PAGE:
Gary D. Bass
Gary D. Bass became the Executive Director of the Bauman Foundation in July, 2011. In 1983, he founded OMB Watch, a nonprofit research and advocacy organization promoting greater government accountability and transparency and increased citizen participation in public policy decisions, and directed it until moving to the Bauman Foundation. In 2016, OMB Watch folded into the Project On Government Oversight, another national nonprofit organization.
An expert on federal budgetary, program management, regulatory and information policy issues, Gary has published extensively, testified before Congress, appeared on national television and presented to groups across the country. Gary has led many advocacy campaigns—often in coalition with local, state and national groups—in pursuit of a government that promotes social justice and responds to community needs. He led OMB Watch and broad coalitions in successfully stopping proposals that would have undermined government’s role is serving people in need: a “no money, no mandates” measure that would have resulted in state and local governments being exempted from complying with federal laws; a constitutional amendment to balance the U.S. budget that would have seriously harmed human service delivery; a variety of regulatory provisions that would have undermined health, safety and environmental protections; proposals to eliminate the estate tax on wealthy individuals; and various efforts to silence the advocacy voice of charities across the country.
He has been a strong advocate for strengthening government transparency to empower citizens and community groups to challenge unchecked institutional power. In 1989, with support from the Bauman Foundation, Gary created RTK NET, (the Right-to-Know Network), a searchable website that provides information about toxic chemicals being released to the air, water, and land. In the aftermath of the September 11, 2001 terrorist attacks, he spoke out against the erosion of the public’s right to know and helped form a powerful coalition, Open the Government, that includes journalists and advocates who advocate for more democracy and less secrecy. In 2006, he successfully championed passage of a law, co-sponsored by Senators Tom Coburn and Barack Obama, which required a searchable website of government spending. Uncertain that the bill would become law, OMB Watch built FedSpending.org, which ultimately became USAspending.gov, the website required by the law. He also led a “transpartisan” effort to present recommendations to the incoming Obama administration for improving government openness, which senior White House aides called a “blueprint” for the Obama administration.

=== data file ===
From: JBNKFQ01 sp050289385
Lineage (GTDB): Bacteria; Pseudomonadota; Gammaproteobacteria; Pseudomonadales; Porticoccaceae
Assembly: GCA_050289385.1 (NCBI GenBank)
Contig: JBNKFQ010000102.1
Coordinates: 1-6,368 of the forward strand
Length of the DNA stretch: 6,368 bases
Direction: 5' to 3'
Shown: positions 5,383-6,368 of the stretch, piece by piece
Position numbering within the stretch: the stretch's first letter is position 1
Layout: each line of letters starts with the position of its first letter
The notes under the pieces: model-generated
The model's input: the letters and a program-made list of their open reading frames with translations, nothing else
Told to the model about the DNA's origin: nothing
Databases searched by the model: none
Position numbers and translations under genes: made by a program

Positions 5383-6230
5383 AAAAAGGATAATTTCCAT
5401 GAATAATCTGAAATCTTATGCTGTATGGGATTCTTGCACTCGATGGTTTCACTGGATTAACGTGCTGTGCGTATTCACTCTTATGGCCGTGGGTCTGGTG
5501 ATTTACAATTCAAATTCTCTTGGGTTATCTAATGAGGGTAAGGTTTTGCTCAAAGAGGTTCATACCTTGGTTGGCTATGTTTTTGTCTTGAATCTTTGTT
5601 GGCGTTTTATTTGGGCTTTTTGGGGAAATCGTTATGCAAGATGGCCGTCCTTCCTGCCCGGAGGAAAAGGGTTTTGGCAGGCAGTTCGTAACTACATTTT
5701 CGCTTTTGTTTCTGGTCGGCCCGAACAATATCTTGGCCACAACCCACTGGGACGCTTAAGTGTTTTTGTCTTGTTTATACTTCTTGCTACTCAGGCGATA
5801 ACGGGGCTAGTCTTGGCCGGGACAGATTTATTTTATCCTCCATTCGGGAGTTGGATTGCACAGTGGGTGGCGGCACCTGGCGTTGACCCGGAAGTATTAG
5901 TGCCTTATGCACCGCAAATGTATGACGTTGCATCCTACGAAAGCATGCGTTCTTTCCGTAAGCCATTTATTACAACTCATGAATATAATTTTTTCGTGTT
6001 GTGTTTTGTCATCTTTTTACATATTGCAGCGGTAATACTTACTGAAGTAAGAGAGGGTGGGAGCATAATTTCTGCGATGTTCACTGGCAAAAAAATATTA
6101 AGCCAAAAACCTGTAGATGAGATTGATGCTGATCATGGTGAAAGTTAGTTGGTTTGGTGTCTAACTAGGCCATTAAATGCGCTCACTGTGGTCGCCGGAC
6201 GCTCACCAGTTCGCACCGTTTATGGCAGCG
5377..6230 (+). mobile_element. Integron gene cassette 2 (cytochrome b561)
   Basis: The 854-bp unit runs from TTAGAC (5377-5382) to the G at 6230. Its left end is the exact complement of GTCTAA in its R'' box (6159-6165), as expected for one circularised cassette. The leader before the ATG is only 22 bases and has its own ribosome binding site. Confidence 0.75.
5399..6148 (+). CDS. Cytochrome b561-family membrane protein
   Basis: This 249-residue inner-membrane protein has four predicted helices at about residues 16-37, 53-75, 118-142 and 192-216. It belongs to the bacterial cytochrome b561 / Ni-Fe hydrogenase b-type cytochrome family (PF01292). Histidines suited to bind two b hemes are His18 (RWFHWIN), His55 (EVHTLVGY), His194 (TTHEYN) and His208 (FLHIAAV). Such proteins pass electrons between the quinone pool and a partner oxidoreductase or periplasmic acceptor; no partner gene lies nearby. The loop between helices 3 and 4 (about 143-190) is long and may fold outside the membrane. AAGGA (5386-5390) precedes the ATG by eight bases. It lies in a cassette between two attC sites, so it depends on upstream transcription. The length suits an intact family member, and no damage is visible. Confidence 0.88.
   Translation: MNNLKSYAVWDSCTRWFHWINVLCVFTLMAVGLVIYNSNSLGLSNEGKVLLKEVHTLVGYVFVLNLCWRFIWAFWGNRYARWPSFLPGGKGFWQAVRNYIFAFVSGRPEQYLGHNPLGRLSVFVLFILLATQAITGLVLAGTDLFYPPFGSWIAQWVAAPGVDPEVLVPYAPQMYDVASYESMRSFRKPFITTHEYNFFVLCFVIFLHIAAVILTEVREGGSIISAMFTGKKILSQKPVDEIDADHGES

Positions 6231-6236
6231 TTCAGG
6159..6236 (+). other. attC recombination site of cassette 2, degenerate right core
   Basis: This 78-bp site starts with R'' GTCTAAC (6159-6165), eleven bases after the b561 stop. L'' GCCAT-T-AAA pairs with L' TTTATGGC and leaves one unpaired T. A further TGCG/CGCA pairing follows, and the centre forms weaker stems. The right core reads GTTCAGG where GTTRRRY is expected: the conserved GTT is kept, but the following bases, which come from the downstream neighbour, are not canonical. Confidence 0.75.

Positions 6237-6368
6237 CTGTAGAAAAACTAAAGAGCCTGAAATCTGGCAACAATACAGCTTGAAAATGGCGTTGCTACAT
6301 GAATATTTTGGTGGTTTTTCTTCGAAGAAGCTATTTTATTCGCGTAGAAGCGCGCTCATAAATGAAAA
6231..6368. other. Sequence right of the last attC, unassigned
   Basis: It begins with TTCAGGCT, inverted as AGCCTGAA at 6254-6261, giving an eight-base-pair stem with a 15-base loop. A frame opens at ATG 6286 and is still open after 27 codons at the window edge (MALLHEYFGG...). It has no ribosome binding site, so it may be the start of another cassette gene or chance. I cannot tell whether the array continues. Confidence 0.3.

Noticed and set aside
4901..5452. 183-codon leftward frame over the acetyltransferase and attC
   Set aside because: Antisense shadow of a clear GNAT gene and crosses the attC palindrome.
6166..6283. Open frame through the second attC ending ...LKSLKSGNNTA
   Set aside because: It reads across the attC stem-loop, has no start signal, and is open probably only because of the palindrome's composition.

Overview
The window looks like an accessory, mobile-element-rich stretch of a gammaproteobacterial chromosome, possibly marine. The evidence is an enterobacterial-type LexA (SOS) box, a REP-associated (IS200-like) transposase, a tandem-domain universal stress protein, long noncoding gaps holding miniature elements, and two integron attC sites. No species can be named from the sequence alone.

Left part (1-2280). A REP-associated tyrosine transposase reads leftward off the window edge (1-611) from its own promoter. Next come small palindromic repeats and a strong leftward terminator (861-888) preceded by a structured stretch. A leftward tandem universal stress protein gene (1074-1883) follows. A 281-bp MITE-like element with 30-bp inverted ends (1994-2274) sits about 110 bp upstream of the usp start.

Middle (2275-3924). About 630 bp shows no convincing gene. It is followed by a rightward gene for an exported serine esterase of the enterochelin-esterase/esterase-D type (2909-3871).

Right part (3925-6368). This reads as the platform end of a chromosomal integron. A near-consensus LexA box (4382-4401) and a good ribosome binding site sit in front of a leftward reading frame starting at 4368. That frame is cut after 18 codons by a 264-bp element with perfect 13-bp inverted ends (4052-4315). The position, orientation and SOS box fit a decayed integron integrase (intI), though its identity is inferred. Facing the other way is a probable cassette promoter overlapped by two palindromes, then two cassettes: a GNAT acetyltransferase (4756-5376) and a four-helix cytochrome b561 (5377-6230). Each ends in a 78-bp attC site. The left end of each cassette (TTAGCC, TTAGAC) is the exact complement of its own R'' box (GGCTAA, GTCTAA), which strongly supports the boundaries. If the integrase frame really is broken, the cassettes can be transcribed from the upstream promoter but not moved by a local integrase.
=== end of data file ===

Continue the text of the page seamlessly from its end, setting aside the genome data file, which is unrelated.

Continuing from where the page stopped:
At the Bauman Foundation, he remains active, both as a grantmaker and advocate, in efforts to stop the assault on federal regulations, promote government transparency to strengthen accountability, address economic inequality, and encourage civic participation for a stronger democracy. Looking to 2020, he has placed a priority on a full and accurate census and redistricting reforms.
He has received numerous awards, including being selected as one of the NonProfit Times Power and Influence Top 50 11 times, between 1999-2008 and again in 2010; and in 2011 he received the Chairperson’s Award from the Consortium of Citizens with Disabilities for his leadership and dedication in national public policy. He has been inducted into the FOIA Hall of Fame and in 2014, he was named to the Fed 100, a group of people who have significantly influenced government operations.
In addition to his role at the Bauman Foundation, Gary is an affiliated professor at Georgetown University's McCourt School of Public Policy where he teaches about nonprofit advocacy and social change. He has served on numerous boards and has been an advisor to many organizations. He is currently on the boards of The Arc, Economic Policy Institute, and Open the Government, and is a senior fellow of the Administrative Conference of the United States and a fellow with the National Academy of Public Administration.
Prior to founding OMB Watch, Gary was co-director of the Human Services Information Center with Jule Sugarman, the “father” of Head Start; director of liaison for the International Year of Disabled Persons; worked as a consultant on several projects in special education and the mental health of children and youth, most notably the preparation of the first annual report to Congress on the implementation of the Education of All Handicapped Children Act (P.L. 94-142), now called the Individuals with Disability Education Act; and served as special assistant to former Health, Education and Welfare Secretary Wilbur Cohen, then chair of the Michigan Governor's Task Force on the Investigation and Prevention of Abuse in Residential Institutions.
Gary received a combined doctorate in psychology and education from the University of Michigan, along with the University's highest award for graduate student teaching and several awards for academic excellence.